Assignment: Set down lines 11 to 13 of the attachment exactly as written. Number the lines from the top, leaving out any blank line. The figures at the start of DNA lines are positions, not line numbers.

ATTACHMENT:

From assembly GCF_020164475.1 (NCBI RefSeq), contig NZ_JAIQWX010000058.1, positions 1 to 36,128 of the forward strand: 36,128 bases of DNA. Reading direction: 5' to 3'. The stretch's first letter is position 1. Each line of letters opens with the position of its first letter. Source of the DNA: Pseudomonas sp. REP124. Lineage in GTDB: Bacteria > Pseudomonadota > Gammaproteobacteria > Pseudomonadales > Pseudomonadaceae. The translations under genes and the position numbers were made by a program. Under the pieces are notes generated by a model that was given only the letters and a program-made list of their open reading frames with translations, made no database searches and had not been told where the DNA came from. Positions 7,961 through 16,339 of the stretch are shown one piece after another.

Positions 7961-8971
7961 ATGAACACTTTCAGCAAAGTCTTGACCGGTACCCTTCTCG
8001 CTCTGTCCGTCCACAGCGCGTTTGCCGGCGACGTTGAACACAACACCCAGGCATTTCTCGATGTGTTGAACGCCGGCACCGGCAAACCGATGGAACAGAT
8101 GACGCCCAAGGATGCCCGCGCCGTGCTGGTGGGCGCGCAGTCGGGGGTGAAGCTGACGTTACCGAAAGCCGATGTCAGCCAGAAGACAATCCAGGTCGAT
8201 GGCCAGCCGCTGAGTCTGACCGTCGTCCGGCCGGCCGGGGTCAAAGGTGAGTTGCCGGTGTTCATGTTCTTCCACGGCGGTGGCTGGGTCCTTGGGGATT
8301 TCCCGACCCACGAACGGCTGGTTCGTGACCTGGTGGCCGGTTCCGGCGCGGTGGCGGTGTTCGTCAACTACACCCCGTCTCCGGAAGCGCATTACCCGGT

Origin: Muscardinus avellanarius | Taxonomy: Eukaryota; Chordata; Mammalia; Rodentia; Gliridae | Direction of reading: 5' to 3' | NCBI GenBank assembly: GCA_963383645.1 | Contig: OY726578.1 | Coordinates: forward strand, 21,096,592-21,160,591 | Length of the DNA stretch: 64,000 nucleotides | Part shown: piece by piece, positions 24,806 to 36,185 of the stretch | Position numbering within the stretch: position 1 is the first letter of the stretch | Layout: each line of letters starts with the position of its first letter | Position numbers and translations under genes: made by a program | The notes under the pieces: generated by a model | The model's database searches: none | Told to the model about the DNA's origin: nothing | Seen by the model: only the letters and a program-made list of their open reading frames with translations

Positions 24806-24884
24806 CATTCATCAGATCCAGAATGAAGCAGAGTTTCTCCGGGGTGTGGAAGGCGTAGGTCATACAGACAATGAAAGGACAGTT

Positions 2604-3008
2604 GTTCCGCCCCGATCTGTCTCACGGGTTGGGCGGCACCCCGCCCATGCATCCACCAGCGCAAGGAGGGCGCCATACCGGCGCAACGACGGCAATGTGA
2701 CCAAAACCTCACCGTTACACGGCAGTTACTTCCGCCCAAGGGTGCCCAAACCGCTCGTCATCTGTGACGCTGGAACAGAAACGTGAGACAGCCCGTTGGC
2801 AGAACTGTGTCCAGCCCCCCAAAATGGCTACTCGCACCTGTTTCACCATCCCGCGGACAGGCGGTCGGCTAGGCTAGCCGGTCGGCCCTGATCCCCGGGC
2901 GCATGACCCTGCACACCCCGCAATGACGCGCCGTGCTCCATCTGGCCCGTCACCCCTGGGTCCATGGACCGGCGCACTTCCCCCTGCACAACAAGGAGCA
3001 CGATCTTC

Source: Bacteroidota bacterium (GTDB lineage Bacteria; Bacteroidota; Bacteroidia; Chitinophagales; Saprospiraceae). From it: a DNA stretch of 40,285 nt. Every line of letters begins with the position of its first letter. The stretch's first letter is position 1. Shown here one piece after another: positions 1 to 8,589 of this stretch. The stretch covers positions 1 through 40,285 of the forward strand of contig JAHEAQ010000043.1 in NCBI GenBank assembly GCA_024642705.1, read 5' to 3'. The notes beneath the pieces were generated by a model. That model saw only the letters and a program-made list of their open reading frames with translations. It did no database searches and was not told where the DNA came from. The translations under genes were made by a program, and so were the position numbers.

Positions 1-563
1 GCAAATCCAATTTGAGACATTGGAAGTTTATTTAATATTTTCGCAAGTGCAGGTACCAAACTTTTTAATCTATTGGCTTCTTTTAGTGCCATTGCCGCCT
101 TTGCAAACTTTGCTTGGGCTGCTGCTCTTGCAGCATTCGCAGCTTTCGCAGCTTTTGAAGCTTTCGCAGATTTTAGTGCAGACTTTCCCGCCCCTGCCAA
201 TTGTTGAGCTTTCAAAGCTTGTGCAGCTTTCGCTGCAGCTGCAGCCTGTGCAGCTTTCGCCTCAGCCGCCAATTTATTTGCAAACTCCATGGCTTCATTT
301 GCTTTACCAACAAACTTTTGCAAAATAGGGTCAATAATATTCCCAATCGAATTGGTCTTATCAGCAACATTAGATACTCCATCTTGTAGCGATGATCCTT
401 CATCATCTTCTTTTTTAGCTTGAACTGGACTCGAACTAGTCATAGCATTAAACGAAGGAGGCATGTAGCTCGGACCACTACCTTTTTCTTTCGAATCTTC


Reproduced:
Positions 2604-3008
2604 GTTCCGCCCCGATCTGTCTCACGGGTTGGGCGGCACCCCGCCCATGCATCCACCAGCGCAAGGAGGGCGCCATACCGGCGCAACGACGGCAATGTGA
2701 CCAAAACCTCACCGTTACACGGCAGTTACTTCCGCCCAAGGGTGCCCAAACCGCTCGTCATCTGTGACGCTGGAACAGAAACGTGAGACAGCCCGTTGGC